[caption id="" align="alignnone" width="500" caption="Seaweed"][/caption]
For hundreds of years, the seaweed growing on the shorelines of these islands have provided a source for various materials.
Economically, the kelp became a major contributor towards the economy of the Scottish islands in the 19th century. Napoleon's navy was blockading the United Kingdom 200 years ago, and there was no way that the source material for gunpowder, dried bird droppings, scraped from rocks off the coast of South America (guano), could reach the UK. So, kelp was required and used in huge quantities. Dried and processed in kilns, it reduced to potassium nitrate (potash), which is a base material for gunpowder.
When the Napoleonic wars were over, the shipping lanes opened up and guano quickly supplanted kelp as a source for potash. It was overall a lot cheaper than the labour intensive harvested kelp. The latter was therefore no longer needed, and the price plummeted. It meant severe economic hardship for many islanders, and when the potato famine occurred in the 1840s, it prompted a mass exodus to foreign parts. Kelp continued to be used as a fertiliser on the lazybeds, used by many islanders for growing their crops. In fact to this day, seaweed is being used for that purpose.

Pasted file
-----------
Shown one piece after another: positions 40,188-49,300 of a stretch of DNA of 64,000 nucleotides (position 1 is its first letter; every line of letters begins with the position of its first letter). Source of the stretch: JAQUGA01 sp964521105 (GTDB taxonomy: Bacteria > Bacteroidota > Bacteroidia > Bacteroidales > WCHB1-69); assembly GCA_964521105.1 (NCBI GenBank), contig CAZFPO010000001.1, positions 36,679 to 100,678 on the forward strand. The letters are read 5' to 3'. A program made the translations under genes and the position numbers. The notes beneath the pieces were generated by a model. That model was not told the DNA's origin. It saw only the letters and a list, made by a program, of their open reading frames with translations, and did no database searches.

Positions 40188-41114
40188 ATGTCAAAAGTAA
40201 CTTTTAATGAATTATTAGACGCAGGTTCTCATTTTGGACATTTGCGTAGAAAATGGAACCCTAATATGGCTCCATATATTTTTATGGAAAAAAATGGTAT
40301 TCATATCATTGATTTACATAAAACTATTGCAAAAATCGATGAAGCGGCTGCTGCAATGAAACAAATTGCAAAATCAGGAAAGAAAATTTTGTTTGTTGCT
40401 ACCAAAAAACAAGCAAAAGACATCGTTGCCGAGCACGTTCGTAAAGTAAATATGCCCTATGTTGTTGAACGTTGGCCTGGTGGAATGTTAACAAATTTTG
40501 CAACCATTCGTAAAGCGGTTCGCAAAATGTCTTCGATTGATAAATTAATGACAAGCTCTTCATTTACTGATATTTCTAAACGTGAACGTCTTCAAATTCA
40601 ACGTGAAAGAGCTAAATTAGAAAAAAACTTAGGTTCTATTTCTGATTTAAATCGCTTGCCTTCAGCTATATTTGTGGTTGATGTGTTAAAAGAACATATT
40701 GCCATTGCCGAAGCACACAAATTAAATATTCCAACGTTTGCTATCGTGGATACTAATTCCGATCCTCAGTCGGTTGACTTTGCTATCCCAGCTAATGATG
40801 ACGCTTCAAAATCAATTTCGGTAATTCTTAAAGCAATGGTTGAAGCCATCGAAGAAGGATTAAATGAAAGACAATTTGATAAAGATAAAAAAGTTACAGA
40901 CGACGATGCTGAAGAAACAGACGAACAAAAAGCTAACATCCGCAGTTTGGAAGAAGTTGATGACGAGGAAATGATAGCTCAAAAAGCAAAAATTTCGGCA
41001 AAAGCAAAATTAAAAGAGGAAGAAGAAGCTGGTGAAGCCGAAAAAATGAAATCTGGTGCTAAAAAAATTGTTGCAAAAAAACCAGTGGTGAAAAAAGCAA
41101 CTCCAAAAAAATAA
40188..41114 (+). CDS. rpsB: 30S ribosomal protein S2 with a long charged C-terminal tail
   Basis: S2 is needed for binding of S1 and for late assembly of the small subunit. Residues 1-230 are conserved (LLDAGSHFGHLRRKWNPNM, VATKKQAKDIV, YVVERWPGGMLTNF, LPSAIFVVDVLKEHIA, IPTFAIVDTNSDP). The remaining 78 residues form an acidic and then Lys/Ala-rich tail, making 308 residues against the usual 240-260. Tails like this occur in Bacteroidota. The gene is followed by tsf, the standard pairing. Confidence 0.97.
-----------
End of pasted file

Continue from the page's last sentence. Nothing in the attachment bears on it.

A few years ago, a factory opened within the precinct of the Arnish Fabrication Yard, which processes seaweed for various uses, varying from agriculture to the food industry.
Local news website Hebrides Today has announced that seaweed will now also be processed at the Creed Park recycling plant on the Lochs Road (the A859 Stornoway to Tarbert road), 2 miles south of Stornoway. The endproduct will be natural gas (methane), which will power vehicles.
From explosives to fuel - seaweed is making a come-back.